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Federal government considering how to respond after the Chauvin verdict

Washington – The Biden administration considers whether President Joe Biden should deal with the country and, including sending a specially trained community facilitator from the Justice Department, at the trial of former Minneapolis police officer Derek Chauvin: He is personally considering how to handle the verdict, the aide and officials said in a related press.

Closing arguments began at Chauvin’s trial on Monday, and prosecutors repeatedly shouted to the jury that George Floyd couldn’t breathe and finally silenced, telling him that he was squeezing George Floyd’s life. “I had to know,” he said. Chauvin faces murder and manslaughter.

According to two White House aides who are not allowed to speak publicly about personal conversations, the president’s plan for possible remarks remains in flux, with the timing, location, and nature of remarks being one. The department is being considered according to the timing of the decision. I spoke to the AP on condition of anonymity.

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The White House is closely watching the proceedings of the trial in Minneapolis and another shooting of a black man by a white police officer last week, preparing for the possibility of anxiety if the trial is not convicted. The White House aide said Biden could also speak after the conviction.

The verdict and its aftermath are Biden’s ordeals that promised to help police fight racism, and Africa, which helped many of him last year as a result of protests that swept the country and resumed after Floyd’s death. A national conversation about races that support African Americans. But he has also long projected himself as a police ally suffering from criticisms of the tactics and training methods that have been used for many years, and the difficulty of hiring them.

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“Our purpose is to secure room for peaceful protests,” Jen Psaki said on Monday, adding that the White House had “various conversations” in preparation for the next verdict.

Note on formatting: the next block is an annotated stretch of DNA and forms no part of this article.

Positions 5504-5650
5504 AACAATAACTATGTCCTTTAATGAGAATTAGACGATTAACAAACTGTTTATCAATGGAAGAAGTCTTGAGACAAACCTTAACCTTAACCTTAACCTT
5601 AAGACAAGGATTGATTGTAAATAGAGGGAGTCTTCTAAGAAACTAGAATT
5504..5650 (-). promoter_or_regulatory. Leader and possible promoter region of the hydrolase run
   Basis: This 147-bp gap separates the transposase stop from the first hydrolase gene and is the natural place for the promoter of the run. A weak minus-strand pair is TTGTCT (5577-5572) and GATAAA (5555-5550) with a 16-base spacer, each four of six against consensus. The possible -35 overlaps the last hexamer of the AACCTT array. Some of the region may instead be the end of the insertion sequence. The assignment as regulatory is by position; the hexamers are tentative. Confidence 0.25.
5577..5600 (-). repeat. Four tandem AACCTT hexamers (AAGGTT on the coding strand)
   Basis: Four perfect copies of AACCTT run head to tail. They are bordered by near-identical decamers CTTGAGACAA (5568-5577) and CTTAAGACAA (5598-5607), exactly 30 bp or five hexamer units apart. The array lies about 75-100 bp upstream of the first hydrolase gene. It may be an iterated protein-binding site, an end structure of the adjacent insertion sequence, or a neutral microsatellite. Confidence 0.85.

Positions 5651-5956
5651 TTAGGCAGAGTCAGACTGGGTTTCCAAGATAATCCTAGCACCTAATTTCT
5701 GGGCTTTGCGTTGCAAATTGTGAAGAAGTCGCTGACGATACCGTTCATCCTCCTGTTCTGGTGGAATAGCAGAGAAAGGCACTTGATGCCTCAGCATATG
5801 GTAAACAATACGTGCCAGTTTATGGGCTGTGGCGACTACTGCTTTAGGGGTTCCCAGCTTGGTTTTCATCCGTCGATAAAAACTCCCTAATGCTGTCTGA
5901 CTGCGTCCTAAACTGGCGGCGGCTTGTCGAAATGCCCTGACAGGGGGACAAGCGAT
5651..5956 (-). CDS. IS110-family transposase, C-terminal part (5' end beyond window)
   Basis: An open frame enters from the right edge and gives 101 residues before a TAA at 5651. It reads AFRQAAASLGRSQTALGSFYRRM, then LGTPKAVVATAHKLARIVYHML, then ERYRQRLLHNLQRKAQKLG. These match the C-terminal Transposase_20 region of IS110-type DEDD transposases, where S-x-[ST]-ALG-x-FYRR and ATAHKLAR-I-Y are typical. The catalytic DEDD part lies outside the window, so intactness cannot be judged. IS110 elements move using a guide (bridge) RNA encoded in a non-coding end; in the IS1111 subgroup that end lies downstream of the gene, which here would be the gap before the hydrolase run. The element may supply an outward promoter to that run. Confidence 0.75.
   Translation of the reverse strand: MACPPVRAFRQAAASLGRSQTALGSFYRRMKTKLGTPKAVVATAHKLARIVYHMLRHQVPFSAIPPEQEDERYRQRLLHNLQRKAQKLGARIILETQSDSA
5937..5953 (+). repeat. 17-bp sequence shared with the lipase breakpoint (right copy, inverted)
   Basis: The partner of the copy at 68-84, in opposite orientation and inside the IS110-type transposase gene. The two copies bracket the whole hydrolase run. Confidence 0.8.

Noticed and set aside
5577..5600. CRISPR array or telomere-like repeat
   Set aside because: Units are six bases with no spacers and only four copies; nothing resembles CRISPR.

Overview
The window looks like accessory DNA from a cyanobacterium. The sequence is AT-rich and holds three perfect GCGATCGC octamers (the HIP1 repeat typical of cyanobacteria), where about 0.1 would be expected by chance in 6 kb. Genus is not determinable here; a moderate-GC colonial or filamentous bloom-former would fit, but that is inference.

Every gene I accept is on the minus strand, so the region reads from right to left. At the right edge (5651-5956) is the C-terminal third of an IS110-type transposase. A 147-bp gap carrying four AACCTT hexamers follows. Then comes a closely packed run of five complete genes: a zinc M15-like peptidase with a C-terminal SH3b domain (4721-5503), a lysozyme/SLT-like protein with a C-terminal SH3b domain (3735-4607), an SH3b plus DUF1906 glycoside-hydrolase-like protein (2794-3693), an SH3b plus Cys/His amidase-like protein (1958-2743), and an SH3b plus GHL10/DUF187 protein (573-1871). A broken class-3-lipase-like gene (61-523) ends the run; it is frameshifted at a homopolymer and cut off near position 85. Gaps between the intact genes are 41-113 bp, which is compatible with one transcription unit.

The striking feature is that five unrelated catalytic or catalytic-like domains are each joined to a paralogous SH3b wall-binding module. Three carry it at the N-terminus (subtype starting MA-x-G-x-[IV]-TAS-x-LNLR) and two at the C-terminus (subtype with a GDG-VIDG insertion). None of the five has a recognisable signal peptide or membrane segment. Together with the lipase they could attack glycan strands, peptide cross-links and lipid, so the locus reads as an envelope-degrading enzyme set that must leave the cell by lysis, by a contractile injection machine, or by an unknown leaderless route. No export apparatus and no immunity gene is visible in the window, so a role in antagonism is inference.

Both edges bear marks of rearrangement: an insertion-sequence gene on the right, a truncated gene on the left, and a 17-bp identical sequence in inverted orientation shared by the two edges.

“Of course, we leave the jury to deliberate and wait for the verdict to come out before we talk more about our engagement,” said Pusaki.

According to Saki, government officials are in contact with leaders in Minnesota and other cities and states that have felt uneasy after Floyd’s death last year.

She refused to answer whether Biden would be “disappointed” if convicted.

Meanwhile, the FBI in Minnesota and the US Federal Bureau of Investigation are working with local officials to help law enforcement agencies prepare for possible post-verdict anxiety, officials said.

The Department of Justice also dispatched specially trained community facilitators prior to the verdict, according to senior Justice Department officials. Officials were unable to discuss the plan publicly and spoke to the AP on condition of anonymity.

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Officials who are part of the Department of Justice’s community services claim to be “American Peacebuilders” by mediating conflicts in the community and holding listening sessions to prevent future conflicts. ..

Apart from the trial, a federal civil rights investigation is ongoing. Several witnesses were summoned earlier this year to appear before a federal grand jury considering accusations against Chauvin.

The Justice Department’s civil rights investigation focused on Chauvin, and some witnesses, including other police officers who worked with Chauvin, told AP that people familiar with the matter told the AP.

Chauvin was ready to plead guilty to a third-class murder in the earlier death of George Floyd. Attorney General William Barr personally blocked the judicial transaction last year. According to law enforcement officials, the investigation into Floyd’s death was relatively early, and Barr refused the deal because he felt the deal was too early.

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Police stations across the country are also preparing for riots and other potential anxieties, canceling vacations and increasing the number of police officers available for shifts. The federal government does not elaborate on plans in the event of widespread or persistent civil unrest.

Pentagon spokesman John Kirby said on Monday that Washington, DC officials had requested the DC National Guard in case of civil unrest in the capital and are currently being considered by the Army. It was. He said the Secretary of the Army had the authority to approve the DC National Guard’s request, but did not have the details of the request.

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The Associated Press writer Lolita C. Baldor contributed to this report.

Copyright 2021 AP communication. all rights reserved. This material may not be published, broadcast, rewritten, or redistributed without permission.

Federal government considering how to respond after the Chauvin verdict

Source link Federal government considering how to respond after the Chauvin verdict

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